There was this other funny story from the so-called American University of Malta this weekend. They said they’ll be waiving tuition fees “for Maltese nationals”. No details were given, such as whether the scheme will be offered through a limited number of bursaries and a competitive process or whether the AUM has become a public charity that has opened its doors to anyone wanting to walk in.
If it has, it would not be as impressive as that might sound. No one wants to go to the American University of Malta, at least not anyone who’s heard anything about it. For most people the €2,000 a year fee was not the first reason for them to stay away.
The AUM is little better than complete and utter chaos. Academics are hired and fired within hellish and providentially short number of days. There are almost certainly more chairs in the facility than there are students, paying or otherwise.
The AUM is a scam which continues to be heavily subsidised by the Maltese authorities for reasons that remain unexplained and inexplicable.
Even by that low standard of a permanent state of confusion, this new “offer” of free tuition for Maltese students is particularly odd. The institution explained that “currently, Maltese nationals are charged €1,000 per semester to study at the AUM. Other EU nationals pay €1,500 while non-EU nationals are charged €3,750 per semester.”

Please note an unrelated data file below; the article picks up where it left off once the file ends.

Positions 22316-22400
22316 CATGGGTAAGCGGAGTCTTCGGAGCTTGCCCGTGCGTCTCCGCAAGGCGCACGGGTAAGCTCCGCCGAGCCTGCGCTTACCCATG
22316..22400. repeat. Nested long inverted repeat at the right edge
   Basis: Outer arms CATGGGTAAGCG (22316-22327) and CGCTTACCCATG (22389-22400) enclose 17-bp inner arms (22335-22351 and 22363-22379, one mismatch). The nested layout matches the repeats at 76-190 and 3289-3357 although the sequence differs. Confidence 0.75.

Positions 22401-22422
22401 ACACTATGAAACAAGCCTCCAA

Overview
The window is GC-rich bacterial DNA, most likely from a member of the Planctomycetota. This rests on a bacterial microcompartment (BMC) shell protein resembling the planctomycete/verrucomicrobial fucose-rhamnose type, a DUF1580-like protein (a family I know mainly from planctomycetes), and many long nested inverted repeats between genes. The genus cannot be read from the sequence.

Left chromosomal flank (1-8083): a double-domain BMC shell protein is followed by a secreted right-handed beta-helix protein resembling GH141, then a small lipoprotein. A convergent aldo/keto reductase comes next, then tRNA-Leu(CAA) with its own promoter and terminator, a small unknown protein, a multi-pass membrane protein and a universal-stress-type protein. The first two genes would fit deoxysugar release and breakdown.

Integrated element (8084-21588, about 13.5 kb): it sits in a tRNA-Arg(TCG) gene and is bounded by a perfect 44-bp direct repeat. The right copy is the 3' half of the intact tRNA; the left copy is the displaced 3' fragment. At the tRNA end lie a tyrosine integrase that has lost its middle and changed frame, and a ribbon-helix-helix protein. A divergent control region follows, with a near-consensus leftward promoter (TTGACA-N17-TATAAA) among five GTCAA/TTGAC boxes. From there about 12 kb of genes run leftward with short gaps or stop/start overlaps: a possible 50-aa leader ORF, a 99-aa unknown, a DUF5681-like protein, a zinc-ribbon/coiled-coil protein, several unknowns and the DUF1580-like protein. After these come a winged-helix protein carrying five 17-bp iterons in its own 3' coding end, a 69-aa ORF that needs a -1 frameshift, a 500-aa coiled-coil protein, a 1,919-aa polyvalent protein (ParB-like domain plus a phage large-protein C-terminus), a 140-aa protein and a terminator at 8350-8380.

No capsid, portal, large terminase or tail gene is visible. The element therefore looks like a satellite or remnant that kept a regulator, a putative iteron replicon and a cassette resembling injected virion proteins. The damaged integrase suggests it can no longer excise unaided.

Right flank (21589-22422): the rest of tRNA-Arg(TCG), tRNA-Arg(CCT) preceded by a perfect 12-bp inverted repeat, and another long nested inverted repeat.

That presumes there actually are, currently, Maltese nationals studying at the AUM, an assertion which is, in itself, highly doubtful.
There’s something else in that statement which does not make sense. Whether the owners of the AUM have realised or not, Malta is in the EU. No one can charge one rate to Maltese nationals and another rate to other EU nationals. That’s the point of being in the EU, that you can’t discriminate between your own nationals and other EU nationals.
The scheme offered now continues to widen the gap between Maltese and EU nationals, making the rates charged even more discriminatory and even more resoundingly illegal.
Perhaps the local licensing authorities might feel that this particular illegality is not their problem and if any Italian, say, or Swedish, or Polish student might be so keen to enrol at the AUM and might feel aggrieved by the discriminatory rate card, it will be for them to do something about it.
It won’t be the first thing the Maltese regulatory authorities closed their eyes to at the AUM.